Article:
APR stands for Annual Percentage Rate. Credit card providers use this abbreviation to describe the cost, including any fees (total cost of credit), of borrowing money over a year.
You can use it to compare the cost of similar products from other lenders.
The APR will vary between different types of credit cards and providers. It is important that you are aware of this when comparing credit cards so that you can find the best one for your needs and personal circumstances.
As long as you are within your credit limit, you can use your credit card to make purchases, withdraw cash or make cash-related payments, although cash related use (also known as ‘credit card cash advances’) may be charged at a higher rate of interest.
What you use your credit card for is up to you, but it is important that you keep track of your spending.
Some people may use their credit cards for smaller, regular purchases, such as paying for fuel or weekly food shops, while others may prefer to use them for larger purchases such as flights or a holiday.
Some credit card purchases come with added legal protection. When buying items valued between £100 and £30,000, you will automatically be covered by ‘section 75’ of the Consumer Credit Act.
This means that if a company that you have bought products or services from goes into administration or if your purchase is faulty, you may be able to claim all or part of your money back from the credit card provider.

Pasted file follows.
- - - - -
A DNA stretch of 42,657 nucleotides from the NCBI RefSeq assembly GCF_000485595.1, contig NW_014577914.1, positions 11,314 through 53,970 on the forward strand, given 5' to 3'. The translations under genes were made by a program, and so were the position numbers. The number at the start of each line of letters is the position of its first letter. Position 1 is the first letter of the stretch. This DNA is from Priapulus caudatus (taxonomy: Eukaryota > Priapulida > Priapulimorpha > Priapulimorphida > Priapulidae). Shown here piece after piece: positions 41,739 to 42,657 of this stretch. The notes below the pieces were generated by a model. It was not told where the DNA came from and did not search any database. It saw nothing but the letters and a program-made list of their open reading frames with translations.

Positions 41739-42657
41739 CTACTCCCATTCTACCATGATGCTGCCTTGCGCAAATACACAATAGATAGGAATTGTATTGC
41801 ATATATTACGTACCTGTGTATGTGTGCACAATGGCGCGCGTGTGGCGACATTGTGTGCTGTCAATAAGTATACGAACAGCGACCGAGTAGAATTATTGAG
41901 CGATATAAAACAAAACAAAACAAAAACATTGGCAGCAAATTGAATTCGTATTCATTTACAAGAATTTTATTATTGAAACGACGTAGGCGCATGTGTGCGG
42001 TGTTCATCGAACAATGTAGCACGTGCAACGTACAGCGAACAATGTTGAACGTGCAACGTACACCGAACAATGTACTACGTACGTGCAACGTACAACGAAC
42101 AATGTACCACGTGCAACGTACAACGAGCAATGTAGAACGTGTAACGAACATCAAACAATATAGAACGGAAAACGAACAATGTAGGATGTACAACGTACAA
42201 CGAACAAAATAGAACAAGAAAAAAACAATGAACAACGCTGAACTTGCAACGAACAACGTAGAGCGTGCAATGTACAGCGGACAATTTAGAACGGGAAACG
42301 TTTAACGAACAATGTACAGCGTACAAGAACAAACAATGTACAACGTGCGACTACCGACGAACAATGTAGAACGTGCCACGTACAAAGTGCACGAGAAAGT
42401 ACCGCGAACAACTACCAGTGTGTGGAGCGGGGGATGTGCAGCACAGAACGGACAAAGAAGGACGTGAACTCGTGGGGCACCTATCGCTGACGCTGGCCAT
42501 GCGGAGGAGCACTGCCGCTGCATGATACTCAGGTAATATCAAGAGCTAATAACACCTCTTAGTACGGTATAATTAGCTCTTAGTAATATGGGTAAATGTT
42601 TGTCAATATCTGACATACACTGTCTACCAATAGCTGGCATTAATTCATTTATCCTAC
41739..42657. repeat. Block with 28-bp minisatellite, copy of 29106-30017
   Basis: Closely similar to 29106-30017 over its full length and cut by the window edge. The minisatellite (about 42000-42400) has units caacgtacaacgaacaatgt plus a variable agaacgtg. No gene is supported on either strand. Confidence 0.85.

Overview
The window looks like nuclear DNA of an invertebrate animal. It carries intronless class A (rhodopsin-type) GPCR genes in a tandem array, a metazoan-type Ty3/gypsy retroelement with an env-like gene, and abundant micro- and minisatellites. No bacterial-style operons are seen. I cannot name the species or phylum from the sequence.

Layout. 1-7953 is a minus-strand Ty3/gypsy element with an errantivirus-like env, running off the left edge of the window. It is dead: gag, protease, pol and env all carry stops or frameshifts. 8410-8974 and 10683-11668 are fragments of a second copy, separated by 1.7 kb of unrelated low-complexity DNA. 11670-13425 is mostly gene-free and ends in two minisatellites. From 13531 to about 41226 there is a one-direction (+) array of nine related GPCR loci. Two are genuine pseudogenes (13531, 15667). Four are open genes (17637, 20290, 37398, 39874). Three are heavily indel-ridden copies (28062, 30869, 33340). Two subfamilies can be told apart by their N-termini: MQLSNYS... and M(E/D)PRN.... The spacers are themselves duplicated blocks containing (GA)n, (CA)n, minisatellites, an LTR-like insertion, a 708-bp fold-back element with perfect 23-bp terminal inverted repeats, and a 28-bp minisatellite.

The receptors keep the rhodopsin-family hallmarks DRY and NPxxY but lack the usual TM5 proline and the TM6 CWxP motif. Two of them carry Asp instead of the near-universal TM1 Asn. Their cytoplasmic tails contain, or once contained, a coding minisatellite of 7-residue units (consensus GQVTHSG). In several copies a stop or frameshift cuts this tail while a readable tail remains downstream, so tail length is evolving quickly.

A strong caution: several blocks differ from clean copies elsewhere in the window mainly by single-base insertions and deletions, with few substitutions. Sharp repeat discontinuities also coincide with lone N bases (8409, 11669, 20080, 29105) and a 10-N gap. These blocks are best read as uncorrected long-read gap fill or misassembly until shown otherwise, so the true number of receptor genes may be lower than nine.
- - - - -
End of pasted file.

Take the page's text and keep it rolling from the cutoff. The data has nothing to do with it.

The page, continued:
Yes, you can withdraw cash with a credit card, but it is likely to come with a higher interest charge and/or additional fees, which can make it expensive.
To avoid unnecessary charges, always check the cost of withdrawals with your credit card provider before withdrawing cash, both at home and abroad.
Paying a credit card off ‘in full’ is the same as paying the whole (or remaining) balance. Once you have paid your card off in full, your credit card no longer has any outstanding money to pay.
The minimum payment is set by your credit card provider and is the minimum monthly amount that you have to pay if you have an outstanding balance.
Keep in mind that if you only pay the minimum payment every month, a credit card can be an expensive way to borrow.
Late payments, or not paying at all, is likely to damage your credit score, as well as result in additional charges.
At the end of each month, your credit card provider will send you a statement.
Most credit cards will allow you to either:
Ways to pay vary between credit card providers, but often include paying through online banking, via their app, over the phone or by setting up a direct debit.
Tip: If you set up a direct debit, your credit card will be paid automatically. This reduces the risk of having to pay additional fees and charges if your payment ever happens to be late.
There are a few important things to consider when managing or applying for a credit card:
If you need help with your finances, there are many organisations that can help. Money Advice Service and The Citizens Advice Service offer free and confidential advice on money problems.
You can also visit our financial support page.